So, the women I studied were excluded and legally oppressed because of their race--they weren't Athenian. Didn't matter that they were Greek. And yet, while I talked about "racial citizenship" and "racial thinking", I didn't use the word "race" but "ethnic identity" when speaking of individuals and the group they belonged to. That's kind of cowardly of me, in some ways. Whatever other types of identities they constructed, Athenians had a concept of "race" that maps pretty well onto ours--even if they didn't have anything like modern race science to underscore it.

In truth, no identities are "real," if by "real" we mean an impermeable category that someone is born into that is defined through immutable characteristics. That "real" doesn't exist. No identity that we have (internally of externally constructed) can meet this criteria. Does that mean identities aren't "real," though, in the sense that they matter in the way we navigate the world around us?

Could I have explained this to the ref at the game? That, well, yes, I study ancient Athens and they were racists and were the "white people" of their day, even though the only actual "white people" in the city would have been the rich women or the Scythian slaves or someone with a bad skin condition or disease? He probably would have asked me why I would want to study a bunch of racists. I think some of us still struggle with the answer to that particular question.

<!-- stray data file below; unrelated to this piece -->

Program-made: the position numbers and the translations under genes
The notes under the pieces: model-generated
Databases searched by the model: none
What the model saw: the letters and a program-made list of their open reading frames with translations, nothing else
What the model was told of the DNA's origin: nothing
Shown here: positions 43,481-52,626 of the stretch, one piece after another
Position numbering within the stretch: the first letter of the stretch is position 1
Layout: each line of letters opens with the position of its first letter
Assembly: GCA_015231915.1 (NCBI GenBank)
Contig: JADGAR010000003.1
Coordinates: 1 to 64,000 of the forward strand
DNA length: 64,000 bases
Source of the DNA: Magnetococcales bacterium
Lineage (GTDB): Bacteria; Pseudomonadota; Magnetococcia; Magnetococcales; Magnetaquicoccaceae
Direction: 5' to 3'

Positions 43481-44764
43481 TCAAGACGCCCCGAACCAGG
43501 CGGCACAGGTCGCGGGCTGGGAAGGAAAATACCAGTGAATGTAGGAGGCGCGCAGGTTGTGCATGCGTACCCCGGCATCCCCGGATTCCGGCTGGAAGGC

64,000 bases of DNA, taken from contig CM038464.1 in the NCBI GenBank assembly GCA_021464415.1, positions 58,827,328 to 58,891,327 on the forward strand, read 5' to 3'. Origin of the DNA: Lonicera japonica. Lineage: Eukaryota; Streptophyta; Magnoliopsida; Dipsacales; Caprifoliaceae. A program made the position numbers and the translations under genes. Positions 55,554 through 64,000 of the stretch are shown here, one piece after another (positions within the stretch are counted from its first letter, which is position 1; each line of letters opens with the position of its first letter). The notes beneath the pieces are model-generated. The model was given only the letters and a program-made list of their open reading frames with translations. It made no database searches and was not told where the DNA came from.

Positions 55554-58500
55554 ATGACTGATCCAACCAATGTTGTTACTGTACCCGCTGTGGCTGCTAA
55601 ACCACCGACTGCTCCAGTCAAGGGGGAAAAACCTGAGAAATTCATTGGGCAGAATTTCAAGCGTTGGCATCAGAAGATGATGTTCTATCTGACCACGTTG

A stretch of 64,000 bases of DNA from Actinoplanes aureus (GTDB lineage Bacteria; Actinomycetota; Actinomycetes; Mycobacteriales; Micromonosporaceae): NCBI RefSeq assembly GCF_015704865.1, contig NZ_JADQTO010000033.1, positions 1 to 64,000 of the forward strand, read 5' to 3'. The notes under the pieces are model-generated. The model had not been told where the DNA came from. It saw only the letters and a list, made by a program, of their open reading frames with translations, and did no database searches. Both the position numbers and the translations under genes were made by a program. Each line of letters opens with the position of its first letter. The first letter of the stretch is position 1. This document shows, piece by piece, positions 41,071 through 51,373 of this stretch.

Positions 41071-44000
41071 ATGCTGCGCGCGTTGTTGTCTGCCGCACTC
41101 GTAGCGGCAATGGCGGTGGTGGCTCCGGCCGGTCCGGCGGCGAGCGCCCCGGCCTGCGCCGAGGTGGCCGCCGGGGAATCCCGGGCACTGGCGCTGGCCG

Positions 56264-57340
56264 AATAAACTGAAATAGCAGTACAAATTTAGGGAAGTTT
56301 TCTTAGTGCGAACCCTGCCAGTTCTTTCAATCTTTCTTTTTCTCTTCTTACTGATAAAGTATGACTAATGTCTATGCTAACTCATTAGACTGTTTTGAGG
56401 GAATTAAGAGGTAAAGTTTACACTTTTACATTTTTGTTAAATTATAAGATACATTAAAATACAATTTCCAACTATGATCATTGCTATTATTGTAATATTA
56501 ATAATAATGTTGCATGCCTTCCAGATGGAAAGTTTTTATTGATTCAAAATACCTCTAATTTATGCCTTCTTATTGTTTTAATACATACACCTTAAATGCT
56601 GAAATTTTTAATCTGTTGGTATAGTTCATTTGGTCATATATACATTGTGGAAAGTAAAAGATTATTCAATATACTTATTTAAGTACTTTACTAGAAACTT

Sometimes, it takes just a moment to realize that, when people talk about academics as "out of touch," there are reasons for it. It takes a special form of distance to be able to treat something that is so much a part of the lived experiences of others (and not in a good way necessarily) and treat it in a rationalized and abstract manner. As one commenter on a recent Twitter conversation noted (about a different issue)*: